Irving tells his publisher that Hughes has strict conditions for cooperating on the book, one condition is that only he Irving Connector's go between Irving will handle the money. Then he tells McGraw-Hill to make out the seven hundred and fifty thousand dollar advance to HRR, whose initials only crucial detail. Because once he has the check, Irving then takes one of his wife's old passports, she Swiss, and he forges a new name in it. Helga Bernardez Hughes and has her use that fake passport to open a Swiss bank account in the name of H.


R Hughes. And just like that, the rich. It's so brilliant.


He could easily have gotten away with it. How do you set about writing a book, inventing the story? Well, my collaborator, Dick Suskind and I did an awful lot of hard research. We traveled back and forth across the United States and wherever we could through libraries, newspaper files to get information on issues. We amassed a huge amount of data and we had access to time, life, secret files, which were excellent.


What they're interested in most is Hughes's speech patterns, his expressions and inflections. The book was written as one long conversation between Irving and Hughes, so they wanted their fake Q&A with Hughes to feel real, particularly to those who had years ago met the real Hughes and knew how he talked. Irving would come up with a story about how Hughes had summoned him Palm Springs, the Bahamas. Then he and Dick Suskind would fly their check into a hotel, generate receipts, go through all the motions in order to have the most perfect cover story, and then hang out in their hotel room and actually conduct the, quote unquote, interview.


I mean, what do you do? Sit down and talk to each other, just sit down, put a tape recorder going. I said, I've got a hangover today. You'll be Howard. I'll be Clifford. And after a while, when that turned stale, would switch roles. And then we edited the tapes, erased them because we didn't want them to fall in the hands of anybody else. And then after it was all typed and transcribed, we edited it to make it even more interesting.


And the result fools everyone, everyone. His publishers at McGraw-Hill read the manuscript, go over it with a fine tooth comb, give it to their lawyers, show it to skeptics. Irving forges letters that are supposed to be from Hughes. McGraw-Hill asks handwriting experts to verify their authenticity.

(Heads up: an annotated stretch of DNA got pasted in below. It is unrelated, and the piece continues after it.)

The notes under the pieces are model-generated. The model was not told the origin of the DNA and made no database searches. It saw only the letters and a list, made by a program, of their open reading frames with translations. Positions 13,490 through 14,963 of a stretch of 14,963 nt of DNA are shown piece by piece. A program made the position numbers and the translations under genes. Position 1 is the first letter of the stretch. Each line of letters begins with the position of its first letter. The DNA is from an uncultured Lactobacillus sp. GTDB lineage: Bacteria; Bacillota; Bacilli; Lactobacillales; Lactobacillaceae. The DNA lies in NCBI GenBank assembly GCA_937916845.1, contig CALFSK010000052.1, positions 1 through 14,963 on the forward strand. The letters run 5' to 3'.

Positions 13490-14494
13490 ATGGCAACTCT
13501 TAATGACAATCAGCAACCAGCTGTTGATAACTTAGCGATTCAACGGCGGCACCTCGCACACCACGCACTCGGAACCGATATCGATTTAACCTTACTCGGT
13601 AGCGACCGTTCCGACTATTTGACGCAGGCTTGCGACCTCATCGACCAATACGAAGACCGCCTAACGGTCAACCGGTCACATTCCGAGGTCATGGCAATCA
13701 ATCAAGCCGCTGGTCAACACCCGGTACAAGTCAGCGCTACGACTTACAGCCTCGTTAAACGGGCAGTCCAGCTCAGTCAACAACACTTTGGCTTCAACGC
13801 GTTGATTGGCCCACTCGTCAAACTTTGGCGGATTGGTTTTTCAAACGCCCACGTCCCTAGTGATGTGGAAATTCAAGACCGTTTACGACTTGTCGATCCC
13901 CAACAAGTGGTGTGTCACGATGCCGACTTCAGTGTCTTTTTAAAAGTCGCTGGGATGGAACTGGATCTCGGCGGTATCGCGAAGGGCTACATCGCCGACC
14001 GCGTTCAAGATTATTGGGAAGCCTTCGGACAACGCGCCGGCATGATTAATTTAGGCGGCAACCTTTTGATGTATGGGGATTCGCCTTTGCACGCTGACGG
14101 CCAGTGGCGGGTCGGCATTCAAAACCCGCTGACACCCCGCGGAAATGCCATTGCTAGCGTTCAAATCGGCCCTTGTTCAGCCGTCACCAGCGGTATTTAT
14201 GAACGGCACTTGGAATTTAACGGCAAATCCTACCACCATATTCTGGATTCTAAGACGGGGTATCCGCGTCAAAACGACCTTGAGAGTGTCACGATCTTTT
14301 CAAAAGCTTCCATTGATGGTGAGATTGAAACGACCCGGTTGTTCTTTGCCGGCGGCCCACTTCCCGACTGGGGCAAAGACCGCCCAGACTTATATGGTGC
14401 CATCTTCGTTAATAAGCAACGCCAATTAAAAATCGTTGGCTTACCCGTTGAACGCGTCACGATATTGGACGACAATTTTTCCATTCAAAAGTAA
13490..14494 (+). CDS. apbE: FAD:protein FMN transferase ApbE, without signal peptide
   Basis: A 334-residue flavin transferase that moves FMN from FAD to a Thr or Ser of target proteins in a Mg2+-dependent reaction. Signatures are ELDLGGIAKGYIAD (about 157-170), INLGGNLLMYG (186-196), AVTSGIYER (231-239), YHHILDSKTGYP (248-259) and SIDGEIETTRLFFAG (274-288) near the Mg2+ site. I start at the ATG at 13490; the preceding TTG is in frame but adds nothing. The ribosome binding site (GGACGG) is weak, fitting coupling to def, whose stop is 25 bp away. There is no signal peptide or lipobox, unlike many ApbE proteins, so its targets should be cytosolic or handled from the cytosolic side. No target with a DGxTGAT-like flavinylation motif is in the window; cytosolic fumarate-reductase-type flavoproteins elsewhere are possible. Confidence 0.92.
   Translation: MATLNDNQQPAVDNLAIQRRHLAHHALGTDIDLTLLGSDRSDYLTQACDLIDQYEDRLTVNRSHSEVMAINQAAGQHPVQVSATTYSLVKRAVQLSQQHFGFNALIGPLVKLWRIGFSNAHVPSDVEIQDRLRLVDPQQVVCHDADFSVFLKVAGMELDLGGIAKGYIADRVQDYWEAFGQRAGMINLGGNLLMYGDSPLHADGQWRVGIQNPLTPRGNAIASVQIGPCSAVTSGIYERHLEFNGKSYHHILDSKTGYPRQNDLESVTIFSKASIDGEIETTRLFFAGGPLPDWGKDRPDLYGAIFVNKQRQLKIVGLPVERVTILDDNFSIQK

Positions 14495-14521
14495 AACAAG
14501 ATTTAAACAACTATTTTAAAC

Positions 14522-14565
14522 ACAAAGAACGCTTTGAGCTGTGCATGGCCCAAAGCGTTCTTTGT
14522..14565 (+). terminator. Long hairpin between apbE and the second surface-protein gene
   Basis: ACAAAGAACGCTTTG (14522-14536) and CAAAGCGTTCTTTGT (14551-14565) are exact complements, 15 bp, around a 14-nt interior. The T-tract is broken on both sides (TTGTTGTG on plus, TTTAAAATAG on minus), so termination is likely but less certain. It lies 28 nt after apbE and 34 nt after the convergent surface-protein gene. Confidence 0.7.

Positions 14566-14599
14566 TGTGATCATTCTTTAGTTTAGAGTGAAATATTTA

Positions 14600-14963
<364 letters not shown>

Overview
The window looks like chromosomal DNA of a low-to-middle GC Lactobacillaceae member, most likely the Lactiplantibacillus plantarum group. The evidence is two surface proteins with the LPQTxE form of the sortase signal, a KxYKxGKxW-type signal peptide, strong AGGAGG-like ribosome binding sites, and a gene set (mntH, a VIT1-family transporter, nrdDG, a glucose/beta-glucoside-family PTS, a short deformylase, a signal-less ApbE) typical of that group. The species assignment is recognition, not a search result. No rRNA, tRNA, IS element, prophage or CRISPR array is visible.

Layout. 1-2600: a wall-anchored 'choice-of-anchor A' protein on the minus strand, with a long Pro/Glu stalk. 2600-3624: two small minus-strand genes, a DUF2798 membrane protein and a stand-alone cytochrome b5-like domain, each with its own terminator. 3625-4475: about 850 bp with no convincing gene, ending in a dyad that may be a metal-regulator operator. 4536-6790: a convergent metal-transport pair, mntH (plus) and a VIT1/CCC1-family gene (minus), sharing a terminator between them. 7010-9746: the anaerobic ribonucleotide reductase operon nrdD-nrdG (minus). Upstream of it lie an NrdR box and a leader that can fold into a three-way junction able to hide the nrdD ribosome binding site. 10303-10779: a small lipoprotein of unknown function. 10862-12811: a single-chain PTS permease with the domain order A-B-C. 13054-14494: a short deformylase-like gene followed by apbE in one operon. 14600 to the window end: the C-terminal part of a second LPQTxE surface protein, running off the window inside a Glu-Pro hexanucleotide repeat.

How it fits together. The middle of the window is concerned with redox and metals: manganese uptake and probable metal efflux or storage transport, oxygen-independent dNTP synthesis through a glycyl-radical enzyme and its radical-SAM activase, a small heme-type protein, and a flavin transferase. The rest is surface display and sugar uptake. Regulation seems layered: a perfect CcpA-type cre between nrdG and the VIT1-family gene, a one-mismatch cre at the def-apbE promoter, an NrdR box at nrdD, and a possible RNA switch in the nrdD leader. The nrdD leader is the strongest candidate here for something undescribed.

They do. People who read the manuscript who know Hughes come away saying, This is Howard. It could only be Howard. It's Howard's voice, his phrases, his way of thinking. Only a handful of people expressed any doubts, like Mike Wallace of 60 Minutes, famously the toughest, most skeptical, most unrelenting journalist in America.


Were there any witnesses to your meetings with Howard Hughes, any other human beings? Yes, there were. Who?


A researcher by name. A man named Richard Susskind. Irving says Dick Suskind, my collaborator, and then he adds a little perfect, whimsical touch and how I accidentally happen to be sitting with me in a room.


When news arrived too early, Suskind stood there.


You stood there. I stood there.


And finally I said, Well, this is Dick Suskind who's doing some research for me on a project. And he said, I suppose you know who I am. Suskind unfortunately, instead of taking that opportunity to slip out of the room, said, yes, I do. Mr. Hughes, how do you do? He started to stick out his hand and withdrew it instantly because Hughes is not very keen on shaking hands.


And then after another moment of awkward silence, he was reached into his pocket and pulled out a bag. We still disagree. I say it was a cellophane bag, Suskind says it was a paper bag.


And he said to Dick Suskind, have approved. Hughes carries a bag of prunes in his pocket. Of course he does. Irving tells the story to Mike Wallace as they sit in overstuffed armchairs in front of a fireplace, while us then turns to the audience and concludes, Is the autobiography genuine?


I can only say that it is laced with detail that one would think that only Howard Hughes could know.


Mike Wallace can't shake Irving's story. Erving's that good. Now, if you detect a certain affection in my voice for Clifford Irving, you won't be wrong. I mean, the whole thing is just so audacious. He's pranking the whole literary world. Plus, one of the world's richest men, the stuffed shirts of 60 Minutes, the Swiss banking system on and on. This is the irresistible temptation with the Irving hoax to get caught up in the wild genius of Clifford Irving.


But like I said, this episode isn't about Clifford Irving, it's about Howard Hughes. Hi there, I'm Michael Lewis, host of Against the Rules, and we're back for our second season. We're talking about coaches. It wasn't that long ago that we only had coaches in sports, but now there are life coaches and coaches. You can even hire a coach to improve your online dating performance and your charisma. But coaching has become an odd source of unfairness.